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    when a patient is unconscious and non-responsive cpr should be performed.

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    First aid for someone who is unresponsive and not breathing

    Learn more about helping adults, babies, and children with First Aid when they are unresponsive or not breathing.

    Learn first aid for someone who is unresponsive and not breathing

    This advice is for helping an adult. Find out:

    how to help a baby who is unresponsive and not breathing

    how to help a child who is unresponsive and not breathing.

    With regard to the current coronavirus crisis, guidance can be found here. Please always consider your own personal safety first when delivering first aid.

    If someone is not moving and does not respond when you call them or gently shake their shoulders, they are unresponsive.

    1. Check breathing by tilting their head back and looking and feeling for breaths.

    When a person is unresponsive, their muscles relax and their tongue can block their airway so they can no longer breathe. Tilting their head back opens the airway by pulling the tongue forward.

    If they are not breathing, their chest and stomach will not be moving and you will not hear or feel their breaths.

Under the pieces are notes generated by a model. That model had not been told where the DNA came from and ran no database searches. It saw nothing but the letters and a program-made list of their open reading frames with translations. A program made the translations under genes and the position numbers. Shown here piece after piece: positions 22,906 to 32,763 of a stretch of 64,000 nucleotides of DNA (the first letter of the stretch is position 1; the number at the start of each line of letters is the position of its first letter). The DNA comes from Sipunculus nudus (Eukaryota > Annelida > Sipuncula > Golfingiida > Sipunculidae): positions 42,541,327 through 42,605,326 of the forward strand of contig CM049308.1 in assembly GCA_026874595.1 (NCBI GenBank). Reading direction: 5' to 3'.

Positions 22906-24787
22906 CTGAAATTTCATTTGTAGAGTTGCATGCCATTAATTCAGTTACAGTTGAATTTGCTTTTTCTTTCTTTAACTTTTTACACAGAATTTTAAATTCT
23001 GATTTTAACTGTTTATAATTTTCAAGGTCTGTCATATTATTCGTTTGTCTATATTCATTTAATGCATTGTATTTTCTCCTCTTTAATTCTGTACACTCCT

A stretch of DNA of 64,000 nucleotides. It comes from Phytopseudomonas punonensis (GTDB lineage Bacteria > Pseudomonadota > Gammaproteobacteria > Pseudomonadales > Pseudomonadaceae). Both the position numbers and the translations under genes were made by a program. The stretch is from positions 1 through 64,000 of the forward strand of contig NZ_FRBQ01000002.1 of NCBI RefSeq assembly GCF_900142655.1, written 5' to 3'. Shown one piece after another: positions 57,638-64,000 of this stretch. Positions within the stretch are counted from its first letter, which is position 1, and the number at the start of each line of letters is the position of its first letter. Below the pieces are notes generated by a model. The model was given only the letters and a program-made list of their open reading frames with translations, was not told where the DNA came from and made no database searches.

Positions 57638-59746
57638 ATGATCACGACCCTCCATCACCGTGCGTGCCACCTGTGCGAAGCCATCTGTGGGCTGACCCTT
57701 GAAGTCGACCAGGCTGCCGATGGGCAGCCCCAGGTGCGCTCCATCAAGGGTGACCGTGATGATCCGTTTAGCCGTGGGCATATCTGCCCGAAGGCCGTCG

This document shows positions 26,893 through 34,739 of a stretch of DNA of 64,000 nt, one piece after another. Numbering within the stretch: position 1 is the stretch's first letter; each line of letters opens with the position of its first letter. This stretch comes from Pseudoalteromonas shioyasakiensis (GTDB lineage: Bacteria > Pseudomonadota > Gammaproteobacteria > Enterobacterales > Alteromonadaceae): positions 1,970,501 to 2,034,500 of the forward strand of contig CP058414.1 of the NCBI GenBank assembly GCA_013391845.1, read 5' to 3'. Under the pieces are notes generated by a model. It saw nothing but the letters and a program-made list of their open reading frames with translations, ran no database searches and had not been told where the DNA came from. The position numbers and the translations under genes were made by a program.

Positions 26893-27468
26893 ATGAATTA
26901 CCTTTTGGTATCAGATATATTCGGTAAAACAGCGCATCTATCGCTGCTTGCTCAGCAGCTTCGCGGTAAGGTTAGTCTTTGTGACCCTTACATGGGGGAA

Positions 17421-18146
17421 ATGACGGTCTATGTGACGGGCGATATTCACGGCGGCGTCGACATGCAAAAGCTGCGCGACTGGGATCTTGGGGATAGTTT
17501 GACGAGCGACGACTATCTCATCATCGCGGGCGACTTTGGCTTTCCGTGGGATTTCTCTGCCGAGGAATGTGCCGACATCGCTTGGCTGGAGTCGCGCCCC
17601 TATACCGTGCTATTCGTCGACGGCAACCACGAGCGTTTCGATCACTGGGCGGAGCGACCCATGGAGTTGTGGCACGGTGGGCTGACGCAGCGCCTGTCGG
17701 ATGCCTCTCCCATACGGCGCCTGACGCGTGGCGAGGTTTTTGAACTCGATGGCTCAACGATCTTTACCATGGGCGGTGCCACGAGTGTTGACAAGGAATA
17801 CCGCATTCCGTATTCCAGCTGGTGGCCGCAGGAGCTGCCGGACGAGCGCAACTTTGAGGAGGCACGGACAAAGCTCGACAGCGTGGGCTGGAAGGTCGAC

If they are not breathing, move on to step two.

    Find out what to do if they are breathing.2. Call 999 as soon as possible.

    If you can’t call 999, get someone else to do it.

    3. Give chest compressions: push firmly downwards in the middle of the chest and then release.

    Continue to push in this way at a regular rate until help arrives.

    These are called chest compressions. Chest compressions keep blood pumping around their body helping to keep the vital organs, including the brain, alive.

    Watch how to help someone who is unresponsive and not breathing (1 minute 48 seconds)

    Common questions about first aid for someone who is unresponsive and not breathing

    Why do I have to tilt their head back to check for breathing?

    What should I do if I hear noisy or irregular breathing?